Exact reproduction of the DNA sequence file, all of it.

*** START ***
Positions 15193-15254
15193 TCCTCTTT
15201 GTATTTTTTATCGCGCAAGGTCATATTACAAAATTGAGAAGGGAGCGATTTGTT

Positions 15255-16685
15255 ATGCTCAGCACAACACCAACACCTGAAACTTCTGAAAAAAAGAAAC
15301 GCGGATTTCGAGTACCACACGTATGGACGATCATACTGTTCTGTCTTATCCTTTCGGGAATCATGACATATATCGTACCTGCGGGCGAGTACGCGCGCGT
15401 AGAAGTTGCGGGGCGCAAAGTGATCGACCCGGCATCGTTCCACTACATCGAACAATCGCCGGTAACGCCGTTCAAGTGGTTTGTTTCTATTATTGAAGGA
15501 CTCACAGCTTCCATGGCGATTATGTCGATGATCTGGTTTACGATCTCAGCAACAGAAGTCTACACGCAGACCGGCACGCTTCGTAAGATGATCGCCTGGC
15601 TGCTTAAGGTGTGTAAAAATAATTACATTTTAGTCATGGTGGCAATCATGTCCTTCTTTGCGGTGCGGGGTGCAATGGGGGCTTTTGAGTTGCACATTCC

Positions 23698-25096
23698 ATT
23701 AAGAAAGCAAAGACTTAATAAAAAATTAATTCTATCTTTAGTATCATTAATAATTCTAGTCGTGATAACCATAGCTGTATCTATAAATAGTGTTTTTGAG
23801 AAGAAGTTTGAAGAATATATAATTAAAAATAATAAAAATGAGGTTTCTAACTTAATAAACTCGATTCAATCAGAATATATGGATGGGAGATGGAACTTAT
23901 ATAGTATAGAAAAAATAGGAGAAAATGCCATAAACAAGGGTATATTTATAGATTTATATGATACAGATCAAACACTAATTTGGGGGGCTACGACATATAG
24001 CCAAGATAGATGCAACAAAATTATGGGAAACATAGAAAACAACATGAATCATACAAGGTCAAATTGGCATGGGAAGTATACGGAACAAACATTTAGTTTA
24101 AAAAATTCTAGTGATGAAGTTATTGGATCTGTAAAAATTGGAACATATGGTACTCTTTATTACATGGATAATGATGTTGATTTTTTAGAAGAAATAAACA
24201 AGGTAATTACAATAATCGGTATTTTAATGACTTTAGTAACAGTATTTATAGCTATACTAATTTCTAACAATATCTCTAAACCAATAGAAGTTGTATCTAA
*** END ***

Positions 15193-15254
15193 TCCTCTTT
15201 GTATTTTTTATCGCGCAAGGTCATATTACAAAATTGAGAAGGGAGCGATTTGTT

Positions 15255-16685
15255 ATGCTCAGCACAACACCAACACCTGAAACTTCTGAAAAAAAGAAAC
15301 GCGGATTTCGAGTACCACACGTATGGACGATCATACTGTTCTGTCTTATCCTTTCGGGAATCATGACATATATCGTACCTGCGGGCGAGTACGCGCGCGT
15401 AGAAGTTGCGGGGCGCAAAGTGATCGACCCGGCATCGTTCCACTACATCGAACAATCGCCGGTAACGCCGTTCAAGTGGTTTGTTTCTATTATTGAAGGA
15501 CTCACAGCTTCCATGGCGATTATGTCGATGATCTGGTTTACGATCTCAGCAACAGAAGTCTACACGCAGACCGGCACGCTTCGTAAGATGATCGCCTGGC
15601 TGCTTAAGGTGTGTAAAAATAATTACATTTTAGTCATGGTGGCAATCATGTCCTTCTTTGCGGTGCGGGGTGCAATGGGGGCTTTTGAGTTGCACATTCC

Positions 23698-25096
23698 ATT
23701 AAGAAAGCAAAGACTTAATAAAAAATTAATTCTATCTTTAGTATCATTAATAATTCTAGTCGTGATAACCATAGCTGTATCTATAAATAGTGTTTTTGAG
23801 AAGAAGTTTGAAGAATATATAATTAAAAATAATAAAAATGAGGTTTCTAACTTAATAAACTCGATTCAATCAGAATATATGGATGGGAGATGGAACTTAT
23901 ATAGTATAGAAAAAATAGGAGAAAATGCCATAAACAAGGGTATATTTATAGATTTATATGATACAGATCAAACACTAATTTGGGGGGCTACGACATATAG
24001 CCAAGATAGATGCAACAAAATTATGGGAAACATAGAAAACAACATGAATCATACAAGGTCAAATTGGCATGGGAAGTATACGGAACAAACATTTAGTTTA
24101 AAAAATTCTAGTGATGAAGTTATTGGATCTGTAAAAATTGGAACATATGGTACTCTTTATTACATGGATAATGATGTTGATTTTTTAGAAGAAATAAACA
24201 AGGTAATTACAATAATCGGTATTTTAATGACTTTAGTAACAGTATTTATAGCTATACTAATTTCTAACAATATCTCTAAACCAATAGAAGTTGTATCTAA